[8] To this end, we model the hyporheic flows with an analytical solution of the flow equation coupled with the Darcy law in the alluvium below a pool-riffle morphology [Marzadri et al., 2010]. In addition, we model heat transport as a passive tracer and solve the advection dispersion equation (ADE) with a Lagrangian approach [Dagan et al., 1992; Rubin, 2003; Bellin and Rubin, 2004], assuming negligible transverse dispersivity and imposing the daily temperature fluctuations of the in-stream water as the thermal boundary conditions at the streambed. First, we test the model with temperature time series measured within the streambed of a gravel bed river, and then we investigate the effect of river morphology on hyporheic temperature regime by applying our model to a wide range of stream sizes.

2. Study Site

[9] In the present work, we model the spatial pattern of temperature within the hyporheic zone of a 150 m long reach of Bear Valley Creek (44°22.738′N, 115°23.434′W; see Figure 1a), a headwater tributary of the Middle Fork of the Salmon River within the Boise National Forest [Tonina and McKean, 2010; Tonina et al., 2011]. Bear Valley Creek encompasses a drainage area of 496 km2 with the watershed area upstream of the study site of approximately 161 km2 [Gariglio, 2012]. The mean basin elevation is 2152 m above sea level with 70.1% forest cover largely composed of lodgepole and subalpine fir forests with extensive meadow systems and with 62% of the area inventoried as roadless [United States Forest Service (USFS), 1990]. The local climate has wet winters and dry summers with annual precipitation for the drainage falling as snow from November to March [Thurow, 2000]. Stream hydrographs are characteristic of a snowmelt-dominated system, in which peak streamflows correspond with spring and early summer snowmelt, which begins around April and can extend into early June. The remainder of the year is dominated by low flows.

Figure 1.

(a) Bear Valley study site, (b) location of the study site, (c) picture of temperature probe with the temperature sensors located in the PVC pipe, and (d) map of sensor positions (blue and red arrows indicate the upwelling and downwelling seepage fluxes, respectively, calculated by Gariglio [2012] for the same system).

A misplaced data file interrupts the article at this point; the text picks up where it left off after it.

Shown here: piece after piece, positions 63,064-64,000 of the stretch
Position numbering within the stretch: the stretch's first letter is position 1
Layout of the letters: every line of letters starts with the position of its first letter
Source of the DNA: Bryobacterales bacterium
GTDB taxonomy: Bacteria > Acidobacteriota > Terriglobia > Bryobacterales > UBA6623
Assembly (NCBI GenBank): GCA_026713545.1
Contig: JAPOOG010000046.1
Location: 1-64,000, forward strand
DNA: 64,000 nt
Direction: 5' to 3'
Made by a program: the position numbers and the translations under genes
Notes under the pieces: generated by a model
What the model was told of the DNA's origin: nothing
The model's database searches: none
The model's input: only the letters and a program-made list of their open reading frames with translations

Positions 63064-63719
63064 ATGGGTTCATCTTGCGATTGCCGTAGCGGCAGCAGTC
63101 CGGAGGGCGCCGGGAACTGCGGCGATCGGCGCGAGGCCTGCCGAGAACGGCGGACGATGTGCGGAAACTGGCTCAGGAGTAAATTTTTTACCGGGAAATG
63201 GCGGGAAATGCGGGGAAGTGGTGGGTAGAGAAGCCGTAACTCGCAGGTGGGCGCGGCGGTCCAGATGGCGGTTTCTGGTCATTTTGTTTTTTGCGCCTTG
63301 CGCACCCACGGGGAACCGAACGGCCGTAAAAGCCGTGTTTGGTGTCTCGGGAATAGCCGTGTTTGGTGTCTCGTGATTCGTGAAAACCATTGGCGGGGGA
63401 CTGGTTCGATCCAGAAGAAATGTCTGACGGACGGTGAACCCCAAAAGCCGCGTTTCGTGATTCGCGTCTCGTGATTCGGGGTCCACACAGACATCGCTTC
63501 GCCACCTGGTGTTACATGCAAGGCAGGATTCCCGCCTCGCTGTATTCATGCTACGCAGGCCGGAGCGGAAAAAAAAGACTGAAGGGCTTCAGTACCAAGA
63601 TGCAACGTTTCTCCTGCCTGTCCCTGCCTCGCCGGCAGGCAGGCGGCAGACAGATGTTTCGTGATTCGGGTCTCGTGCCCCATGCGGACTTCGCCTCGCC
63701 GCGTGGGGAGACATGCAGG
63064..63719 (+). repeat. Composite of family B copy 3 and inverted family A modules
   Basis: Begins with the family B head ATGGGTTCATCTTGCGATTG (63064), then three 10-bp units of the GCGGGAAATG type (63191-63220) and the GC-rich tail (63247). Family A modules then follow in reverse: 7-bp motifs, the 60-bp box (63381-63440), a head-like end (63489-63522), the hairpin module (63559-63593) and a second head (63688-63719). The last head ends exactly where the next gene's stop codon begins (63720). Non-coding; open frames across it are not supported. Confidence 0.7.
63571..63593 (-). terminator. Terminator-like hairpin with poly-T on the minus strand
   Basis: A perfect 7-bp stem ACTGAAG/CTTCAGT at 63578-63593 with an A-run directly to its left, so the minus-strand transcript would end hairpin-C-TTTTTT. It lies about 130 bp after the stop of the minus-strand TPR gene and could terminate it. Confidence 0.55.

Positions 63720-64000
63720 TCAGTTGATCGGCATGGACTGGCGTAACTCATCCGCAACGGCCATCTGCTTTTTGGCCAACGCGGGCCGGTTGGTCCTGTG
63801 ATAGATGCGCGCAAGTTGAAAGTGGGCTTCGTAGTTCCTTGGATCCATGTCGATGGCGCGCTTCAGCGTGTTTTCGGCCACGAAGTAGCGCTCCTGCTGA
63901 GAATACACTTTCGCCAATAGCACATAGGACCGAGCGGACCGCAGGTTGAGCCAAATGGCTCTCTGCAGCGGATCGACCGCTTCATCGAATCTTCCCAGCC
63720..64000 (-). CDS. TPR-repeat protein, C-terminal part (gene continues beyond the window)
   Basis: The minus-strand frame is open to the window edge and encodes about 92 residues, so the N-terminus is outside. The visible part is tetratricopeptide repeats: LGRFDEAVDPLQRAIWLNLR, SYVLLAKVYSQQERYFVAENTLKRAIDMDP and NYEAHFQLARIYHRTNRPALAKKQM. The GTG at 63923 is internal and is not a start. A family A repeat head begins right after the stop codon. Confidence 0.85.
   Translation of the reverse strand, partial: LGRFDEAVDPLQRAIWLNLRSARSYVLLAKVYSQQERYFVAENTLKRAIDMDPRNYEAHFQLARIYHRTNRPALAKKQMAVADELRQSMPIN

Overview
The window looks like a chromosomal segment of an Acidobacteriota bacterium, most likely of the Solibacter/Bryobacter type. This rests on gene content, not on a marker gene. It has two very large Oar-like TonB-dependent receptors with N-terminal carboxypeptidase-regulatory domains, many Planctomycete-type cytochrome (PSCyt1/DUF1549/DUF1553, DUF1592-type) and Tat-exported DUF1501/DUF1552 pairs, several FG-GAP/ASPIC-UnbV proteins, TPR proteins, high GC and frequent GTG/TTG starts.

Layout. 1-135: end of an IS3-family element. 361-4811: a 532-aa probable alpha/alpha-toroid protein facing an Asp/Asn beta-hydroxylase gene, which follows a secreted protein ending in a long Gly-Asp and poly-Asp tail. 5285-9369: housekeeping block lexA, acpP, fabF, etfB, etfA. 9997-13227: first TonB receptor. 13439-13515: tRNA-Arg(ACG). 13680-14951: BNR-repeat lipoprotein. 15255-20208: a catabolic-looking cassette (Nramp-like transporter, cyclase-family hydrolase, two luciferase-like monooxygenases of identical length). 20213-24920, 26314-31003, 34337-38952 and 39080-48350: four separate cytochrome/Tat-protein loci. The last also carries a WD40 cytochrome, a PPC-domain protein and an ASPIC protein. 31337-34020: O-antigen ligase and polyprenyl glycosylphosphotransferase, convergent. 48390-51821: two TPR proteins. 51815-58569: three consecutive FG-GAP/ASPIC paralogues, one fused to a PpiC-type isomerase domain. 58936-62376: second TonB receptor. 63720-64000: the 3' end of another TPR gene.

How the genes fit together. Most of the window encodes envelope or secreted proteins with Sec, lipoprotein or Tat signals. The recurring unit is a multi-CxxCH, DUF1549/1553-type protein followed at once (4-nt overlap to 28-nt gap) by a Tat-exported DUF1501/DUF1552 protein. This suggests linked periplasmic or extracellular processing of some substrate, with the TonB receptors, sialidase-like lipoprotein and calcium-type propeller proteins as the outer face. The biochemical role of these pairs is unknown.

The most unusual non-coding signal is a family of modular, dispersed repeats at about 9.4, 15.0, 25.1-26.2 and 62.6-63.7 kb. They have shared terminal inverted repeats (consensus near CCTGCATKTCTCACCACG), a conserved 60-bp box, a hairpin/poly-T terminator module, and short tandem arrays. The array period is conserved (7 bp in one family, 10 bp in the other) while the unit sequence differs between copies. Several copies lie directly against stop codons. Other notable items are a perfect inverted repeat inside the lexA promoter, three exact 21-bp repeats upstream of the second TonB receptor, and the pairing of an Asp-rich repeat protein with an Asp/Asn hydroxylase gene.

[10] The study site is pool-to-pool sequence within a meandering pool-riffle reach flowing in a large gentle slope meadow. The bankfull discharge is near 6 m3 s−1 and bankfull width approximately 15 m. The mean slope is 0.003 m m−1 with a median grain size of 0.032 m. The substrate is gravel with sand pockets located along the margins of the bars.

3. Method

3.1. Hyporheic Flow Model

[11] We studied the temperature distribution within the hyporheic zone by means of a semianalytical model of flow and heat transport able to characterize the hyporheic flow field generated by pumping processes. Surface and subsurface flows are studied separately because of the small water and momentum exchange between the two-flow systems [Elliott and Brooks, 1997a; Marzadri et al., 2010]. The two surface and subsurface systems are connected via the near-bed head distribution, which is represented as follows [Stonedahl et al., 2010]:

display math(1)

where Nx and Ny are the number of harmonics considered in the expansion along the longitudinal (x) and transverse (y) directions, and math formula and math formula are the wave number in the longitudinal and transverse directions, respectively (with L and W the corresponding domain dimensions). In addition, anm and math formula are the amplitudes and phase differences of the transverse (n) and longitudinal (m) modes, respectively. The water surface elevations, of which the equation (1) is the fast Fourier transform, could be measured, or obtained through a hydrodynamic model solved numerically or analytically. In the case of fully submerged alternate bars in equilibrium with the flow discharge, equation (1) can be further simplified because the terms of order higher than the second produce a negligible contribution on the head variation (i.e., math formula, see equation (2) in Marzadri et al. [2010]) according to the work of Colombini et al. [1987].

[12] Assuming steady-state conditions and a streambed characterized by homogeneous and isotropic porous media, the hyporheic flow is governed by the Laplace equation:

display math(2)

where h is the energy head. This equation is solved within a rectangular parallelepiped of length L, width W, and depth zd, representing the control volume, which may contain the floodplain and a meandering reach or may reduce to the stream volume for a straight alternate bar reach (see Figure 2). The bottom surface math formula of the control volume is impervious, the four lateral sides are periodic boundary with specified hydraulic head and the hydraulic head given by the equation (1) is applied at the upper boundary, which coincides with the mean streambed elevation. This simplification holds because imposing the head at the mean streambed elevation instead than at the streambed surface does not alter the hyporheic flow, except close to the water-sediment interface, and the residence time distribution, as showed by Marzadri et al. [2010].

Figure 2.

(a) Control volume boundaries and control volume application to the alternate bar morphology (b) and to the study site located along the Bear Valley Creek (Idaho, USA) (c). In all the subfigures, the coordinates x, y, and z are positive downstream, leftward, and upward, respectively. Y0 represents the mean flow depth, zd is the alluvium depth, and W is the channel width.